I want to highlight the closing essay, “Grand Unified Theory of Female Pain” , which gets something I think most of us would recognize, even if we’ve struggled to articulate it. Jamison calls it being “post-wounded”:

“Now we have a TV show called Girls, about girls who hurt but constantly disclaim their hurting. They fight about rent and boys and betrayal, stolen yogurt and the ways self-pity structures their lives. ‘You’re a big, ugly wound!’ one yells. The other yells back: ‘No, you’re the wound!’ And so they volley, back and forth: You’re the wound; you’re the wound. They know women like to claim monopolies on woundedness, and they call each other out on it.

“These girls aren’t wounded so much as post-wounded, and I see their sisters everywhere. They’re over it. I am not a melodramatic person. God help the woman who is. What I’ll call ‘post-wounded’ isn’t a shift in deep feeling (we understand these women still hurt) but a shift away from wounded affect – these women are aware that ‘woundedness’ is overdone or overrated. They are wary of melodrama so they stay numb or clever instead… Post-wounded women fuck men who don’t love them and then they feel mildly sad about it, or just blasé about it, more than anything they refuse to care about it, refuse to hurt about it – or else they are endlessly self-aware about the posture they have adopted if they allow themselves this hurting.”

The post-wounded woman is anxious not to be thought of as the Girl Who Cried Pain – even when her pain is real.

Jamison acknowledges that in our present culture, there is a danger of that merely invoking wounded womanhood “will corroborate a pain cult that keeps legitimating, almost legislating, more of itself.” So her essay is not a mere validation of pain, but a diagnosis. The cure for a post-wounded mentality involves acknowledging suffering while holding out hope for healing – feeling both at the same time, dismissing neither. She closes with a call to action and to effort: “Pain that gets performed is still pain. Pain turned trite is still pain. I think the charges of cliché and performance offer our closed hearts too many alibis, and I want our hearts to be open.”


Where does empathy begin? The book cover features a scientific drawing of a human heart, and it opens with an epigraph from Terence’s The Self-Tormentor, “I am human: nothing human is alien to me.” But ‘human’ could be defined in as many ways as there are human hearts.

Jamison’s discussion of hearts makes me think of one of Paul’s metaphors: that followers of Christ are a single body made up of different parts. In his letter to the fractious church in Corinth, Paul writes,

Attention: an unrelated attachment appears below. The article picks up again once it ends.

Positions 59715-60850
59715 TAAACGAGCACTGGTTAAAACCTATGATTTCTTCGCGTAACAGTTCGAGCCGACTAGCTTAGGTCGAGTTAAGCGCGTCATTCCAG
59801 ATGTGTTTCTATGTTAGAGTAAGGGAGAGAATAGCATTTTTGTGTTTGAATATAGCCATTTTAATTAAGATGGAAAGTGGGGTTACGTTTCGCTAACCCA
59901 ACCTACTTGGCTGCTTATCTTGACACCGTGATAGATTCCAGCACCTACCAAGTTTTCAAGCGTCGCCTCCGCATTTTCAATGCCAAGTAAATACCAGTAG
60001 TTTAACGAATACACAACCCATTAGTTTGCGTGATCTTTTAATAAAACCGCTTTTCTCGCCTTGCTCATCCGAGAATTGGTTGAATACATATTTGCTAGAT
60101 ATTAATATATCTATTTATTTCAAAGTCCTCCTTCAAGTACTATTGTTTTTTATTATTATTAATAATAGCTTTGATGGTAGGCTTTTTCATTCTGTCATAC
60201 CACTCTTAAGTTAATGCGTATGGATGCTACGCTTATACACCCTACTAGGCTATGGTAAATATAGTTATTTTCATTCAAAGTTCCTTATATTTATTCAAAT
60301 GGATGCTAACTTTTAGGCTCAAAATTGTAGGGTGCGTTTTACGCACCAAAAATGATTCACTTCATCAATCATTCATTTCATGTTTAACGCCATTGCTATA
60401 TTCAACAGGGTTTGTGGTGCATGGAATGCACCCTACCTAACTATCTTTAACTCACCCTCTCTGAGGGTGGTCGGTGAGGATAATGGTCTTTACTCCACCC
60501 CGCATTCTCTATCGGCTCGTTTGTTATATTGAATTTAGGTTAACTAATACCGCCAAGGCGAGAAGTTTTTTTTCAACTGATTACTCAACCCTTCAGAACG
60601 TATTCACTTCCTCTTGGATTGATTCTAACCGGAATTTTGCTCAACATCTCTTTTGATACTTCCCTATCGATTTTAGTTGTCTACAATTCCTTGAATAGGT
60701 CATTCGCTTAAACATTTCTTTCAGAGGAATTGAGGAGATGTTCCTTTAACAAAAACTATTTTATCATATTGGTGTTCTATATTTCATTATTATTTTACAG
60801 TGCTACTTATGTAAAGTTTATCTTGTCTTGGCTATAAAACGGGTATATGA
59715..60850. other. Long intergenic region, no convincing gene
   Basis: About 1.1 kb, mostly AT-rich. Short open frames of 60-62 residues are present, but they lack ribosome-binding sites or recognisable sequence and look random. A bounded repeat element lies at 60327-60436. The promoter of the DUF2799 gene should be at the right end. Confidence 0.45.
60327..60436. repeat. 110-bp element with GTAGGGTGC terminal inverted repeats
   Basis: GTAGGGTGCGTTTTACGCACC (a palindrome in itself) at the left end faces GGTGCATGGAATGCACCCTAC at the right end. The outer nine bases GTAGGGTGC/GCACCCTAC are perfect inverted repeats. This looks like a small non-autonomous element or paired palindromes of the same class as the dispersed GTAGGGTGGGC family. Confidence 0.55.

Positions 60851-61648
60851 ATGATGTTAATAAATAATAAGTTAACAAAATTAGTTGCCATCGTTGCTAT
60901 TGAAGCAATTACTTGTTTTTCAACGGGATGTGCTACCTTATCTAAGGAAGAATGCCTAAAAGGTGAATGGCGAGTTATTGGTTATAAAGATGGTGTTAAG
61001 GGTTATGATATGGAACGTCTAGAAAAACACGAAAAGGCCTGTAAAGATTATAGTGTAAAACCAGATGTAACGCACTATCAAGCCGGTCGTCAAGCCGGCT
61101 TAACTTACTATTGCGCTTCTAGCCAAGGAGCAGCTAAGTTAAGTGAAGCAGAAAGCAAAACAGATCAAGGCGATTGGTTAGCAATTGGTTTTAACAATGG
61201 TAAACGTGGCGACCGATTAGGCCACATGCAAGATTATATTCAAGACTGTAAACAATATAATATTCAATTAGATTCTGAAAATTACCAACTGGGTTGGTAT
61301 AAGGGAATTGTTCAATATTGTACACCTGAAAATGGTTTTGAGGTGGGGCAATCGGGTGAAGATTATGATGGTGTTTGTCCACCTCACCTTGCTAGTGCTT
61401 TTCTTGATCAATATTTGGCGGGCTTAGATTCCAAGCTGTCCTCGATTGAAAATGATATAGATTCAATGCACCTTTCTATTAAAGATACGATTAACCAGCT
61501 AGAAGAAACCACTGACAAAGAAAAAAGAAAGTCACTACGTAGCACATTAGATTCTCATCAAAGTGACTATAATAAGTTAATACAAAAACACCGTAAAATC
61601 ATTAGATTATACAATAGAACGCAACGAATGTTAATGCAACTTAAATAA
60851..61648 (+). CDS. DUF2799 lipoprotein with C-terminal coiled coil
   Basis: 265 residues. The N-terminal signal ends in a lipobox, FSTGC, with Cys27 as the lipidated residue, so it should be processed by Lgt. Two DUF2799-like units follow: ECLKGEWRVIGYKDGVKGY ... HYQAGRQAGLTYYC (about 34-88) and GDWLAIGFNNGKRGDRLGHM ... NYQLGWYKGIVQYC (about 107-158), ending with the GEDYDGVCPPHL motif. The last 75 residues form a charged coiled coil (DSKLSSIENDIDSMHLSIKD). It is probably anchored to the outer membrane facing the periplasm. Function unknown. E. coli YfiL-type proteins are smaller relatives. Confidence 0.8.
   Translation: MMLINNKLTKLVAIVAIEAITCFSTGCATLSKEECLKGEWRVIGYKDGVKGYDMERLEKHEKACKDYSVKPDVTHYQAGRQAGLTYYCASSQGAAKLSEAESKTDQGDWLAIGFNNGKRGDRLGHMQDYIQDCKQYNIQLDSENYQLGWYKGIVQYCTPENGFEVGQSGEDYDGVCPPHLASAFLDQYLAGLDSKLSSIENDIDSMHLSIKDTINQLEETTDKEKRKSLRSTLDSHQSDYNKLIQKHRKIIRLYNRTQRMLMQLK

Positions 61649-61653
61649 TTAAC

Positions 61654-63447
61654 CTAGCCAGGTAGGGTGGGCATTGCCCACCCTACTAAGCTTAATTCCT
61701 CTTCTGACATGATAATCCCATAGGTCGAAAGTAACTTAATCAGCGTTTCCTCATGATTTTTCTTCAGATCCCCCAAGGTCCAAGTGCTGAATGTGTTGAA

“The eye cannot say to the hand, ‘I don’t need you!’ And the head cannot say to the feet, ‘I don’t need you!’ On the contrary, those parts of the body that seem to be weaker are indispensable, and the parts that we think are less honorable we treat with special honor… But God has put the body together, giving greater honor to the parts that lacked it, so that there should be no division in the body, but that its parts should have equal concern for each other. If one part suffers, every part suffers with it; if one part is honored, every part rejoices with it.”

As a Christian, my understanding of what it means to be human comes from my understanding of who God is. And I finished The Empathy Exams with a better appreciation of how God made the effortful choice to dwell among us in the person of Jesus Christ, fully human and fully divine. I read of his life, death, and resurrection in Hebrews 4:14-16 with a greater understanding of God’s empathy for humanity, and its implications for how I should live: “For we do not have a high priest who is unable to empathize with our weaknesses, but we have one who has been tempted in every way, just as we are—yet he did not sin. Let us then approach God’s throne of grace with confidence, so that we may receive mercy and find grace to help us in our time of need.”

Jamison’s extraordinary empathy made me realize that the ways I care for others have been small, shallow, and timid: but I can choose to make them bigger and braver. And I do so believing that my lone human heart belongs to a greater whole, joined in love by a God who makes even healing and forgiveness possible.


Further reading, though I highly recommend getting the book so you’ll encounter the essays in order and as a collective whole: